Ref: Dr Joel Sherman’s medical privacy forum under womens’ privacy issues – in the side see research by Dr Angela Raffle et al, Prof Baum and Richard DeMay.
    Nordic Cochrane Institute’s website: “The risks and benefits of mammograms” and at the Medphyzz site and at Prof Michael Baum’s website, “Breast cancer screening: the inconvenient truths” – lecture at UCL recently – Prof Baum is an eminent UK-based breast cancer surgeon.

  7. fwancis August 27, 2011 at 12:25 am #

    Oh, how clever! Julyna sounds like vagina! What a perfect name for something promoting awareness of… cervical cancer! To the idiots behind “Julyna”: There is such a thing as VAGINAL cancer, which is clearly in dire need of awareness-promotion.

    Check out the photo on the Introduction page. You get an introduction all right: a man in the centre of a group of women. Would this shit fly on a website for Movember? (Well, maybe if the woman in the centre was all pornified with the suggestion being that she was the men’s prize)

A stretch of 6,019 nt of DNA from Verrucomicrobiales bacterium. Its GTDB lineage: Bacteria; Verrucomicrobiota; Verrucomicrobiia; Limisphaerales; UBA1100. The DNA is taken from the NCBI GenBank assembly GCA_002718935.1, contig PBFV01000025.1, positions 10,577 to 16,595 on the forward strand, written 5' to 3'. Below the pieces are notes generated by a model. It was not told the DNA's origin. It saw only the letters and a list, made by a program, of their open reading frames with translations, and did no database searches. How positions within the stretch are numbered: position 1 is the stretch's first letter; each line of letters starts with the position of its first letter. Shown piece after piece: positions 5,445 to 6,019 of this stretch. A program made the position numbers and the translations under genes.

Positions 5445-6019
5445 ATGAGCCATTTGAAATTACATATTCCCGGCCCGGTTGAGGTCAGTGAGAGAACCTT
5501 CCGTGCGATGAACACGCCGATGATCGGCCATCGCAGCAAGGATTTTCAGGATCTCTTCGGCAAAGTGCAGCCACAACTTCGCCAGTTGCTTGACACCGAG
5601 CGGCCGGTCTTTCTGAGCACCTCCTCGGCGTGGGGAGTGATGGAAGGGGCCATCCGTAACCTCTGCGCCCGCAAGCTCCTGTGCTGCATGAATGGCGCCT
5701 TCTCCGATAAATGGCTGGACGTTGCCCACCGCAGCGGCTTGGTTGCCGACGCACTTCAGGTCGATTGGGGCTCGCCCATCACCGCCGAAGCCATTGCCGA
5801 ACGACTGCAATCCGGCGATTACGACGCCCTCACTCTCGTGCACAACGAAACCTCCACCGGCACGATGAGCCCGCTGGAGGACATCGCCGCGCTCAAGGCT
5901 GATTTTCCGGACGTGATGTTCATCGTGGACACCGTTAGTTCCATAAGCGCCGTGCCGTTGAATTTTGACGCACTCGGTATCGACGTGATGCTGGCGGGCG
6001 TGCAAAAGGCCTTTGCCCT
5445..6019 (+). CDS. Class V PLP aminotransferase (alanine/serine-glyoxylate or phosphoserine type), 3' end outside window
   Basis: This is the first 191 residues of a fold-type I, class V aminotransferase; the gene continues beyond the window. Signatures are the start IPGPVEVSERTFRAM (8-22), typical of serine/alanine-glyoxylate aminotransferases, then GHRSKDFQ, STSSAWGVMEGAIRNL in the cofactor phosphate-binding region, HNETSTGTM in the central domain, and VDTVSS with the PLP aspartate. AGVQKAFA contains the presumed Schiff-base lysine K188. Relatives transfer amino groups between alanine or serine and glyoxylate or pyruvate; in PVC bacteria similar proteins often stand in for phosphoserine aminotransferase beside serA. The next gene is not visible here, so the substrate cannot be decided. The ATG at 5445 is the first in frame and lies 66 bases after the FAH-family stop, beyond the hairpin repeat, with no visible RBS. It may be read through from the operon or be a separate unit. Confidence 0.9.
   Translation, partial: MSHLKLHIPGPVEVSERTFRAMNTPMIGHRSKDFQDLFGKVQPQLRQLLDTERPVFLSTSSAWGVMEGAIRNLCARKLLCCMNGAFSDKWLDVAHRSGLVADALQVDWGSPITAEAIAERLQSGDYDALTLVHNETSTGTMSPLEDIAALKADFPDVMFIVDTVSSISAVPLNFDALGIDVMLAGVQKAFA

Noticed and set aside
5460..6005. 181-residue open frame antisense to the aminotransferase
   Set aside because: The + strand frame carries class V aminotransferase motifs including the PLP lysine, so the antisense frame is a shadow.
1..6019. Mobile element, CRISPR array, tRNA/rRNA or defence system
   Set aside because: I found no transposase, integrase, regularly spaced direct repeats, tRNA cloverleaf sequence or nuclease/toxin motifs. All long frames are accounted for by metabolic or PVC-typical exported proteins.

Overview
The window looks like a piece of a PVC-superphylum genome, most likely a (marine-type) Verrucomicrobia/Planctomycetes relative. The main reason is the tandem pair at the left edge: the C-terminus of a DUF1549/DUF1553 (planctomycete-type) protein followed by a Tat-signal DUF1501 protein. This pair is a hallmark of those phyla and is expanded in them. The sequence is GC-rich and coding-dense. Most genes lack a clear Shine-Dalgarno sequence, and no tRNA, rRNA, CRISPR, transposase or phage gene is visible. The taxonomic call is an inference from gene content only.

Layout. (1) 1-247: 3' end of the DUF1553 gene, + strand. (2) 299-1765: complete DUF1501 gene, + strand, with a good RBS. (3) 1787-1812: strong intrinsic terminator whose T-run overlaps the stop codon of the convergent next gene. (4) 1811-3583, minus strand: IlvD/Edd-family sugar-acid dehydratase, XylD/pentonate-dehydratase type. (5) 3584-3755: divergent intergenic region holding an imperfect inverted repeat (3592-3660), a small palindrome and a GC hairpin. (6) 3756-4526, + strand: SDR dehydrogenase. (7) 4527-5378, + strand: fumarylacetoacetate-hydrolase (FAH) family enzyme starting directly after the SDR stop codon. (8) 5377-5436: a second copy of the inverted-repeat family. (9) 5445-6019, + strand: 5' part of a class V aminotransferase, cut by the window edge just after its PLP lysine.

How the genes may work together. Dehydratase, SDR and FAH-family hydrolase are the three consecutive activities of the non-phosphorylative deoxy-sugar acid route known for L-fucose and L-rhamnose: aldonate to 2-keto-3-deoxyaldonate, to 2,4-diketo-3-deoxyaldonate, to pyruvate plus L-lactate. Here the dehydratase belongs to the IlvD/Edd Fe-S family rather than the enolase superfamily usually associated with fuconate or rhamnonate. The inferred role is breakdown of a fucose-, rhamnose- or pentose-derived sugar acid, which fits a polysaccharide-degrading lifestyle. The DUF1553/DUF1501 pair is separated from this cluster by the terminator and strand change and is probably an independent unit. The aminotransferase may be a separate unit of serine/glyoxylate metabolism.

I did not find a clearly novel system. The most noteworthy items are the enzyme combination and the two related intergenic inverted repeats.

I have to admit, though, some of the suggested designs made me laugh – which I’m pretty sure was intended – especially the “side part” one, mostly because it reads as a satire of the fucking stupid beauty standards women are subjected to. Luckily, though, they made sure to include the brazilian (as if anyone’s unfamiliar with that style) to make it clear that it’s straightforward sexy fun non-threatening sexy choosy-choice sex-positive cheeky sexy cute empowerfulfillingness sexy.

Trackbacks/Pingbacks

  1. Real Men Don’t Buy Girls, They Just Do Everything Else | Radfem Hub - July 20, 2011

    [...] appeal to men who, after all, comprise virtually all of those who use prostitutes. It’s like how the Julyna campaign “raises awareness” for cervical cancer by instructing women to trim and shave their pubic hair into different shapes. It gets people [...]

  2. Real Men Don’t Buy Girls, They Just Do Everything Else « Liberation Collective - May 28, 2012

    [...] appeal to men who, after all, comprise virtually all of those who use prostitutes. It’s like how the Julyna campaign “raises awareness” for cervical cancer by instructing women to trim and shave their pubic hair into different shapes. It gets people [...]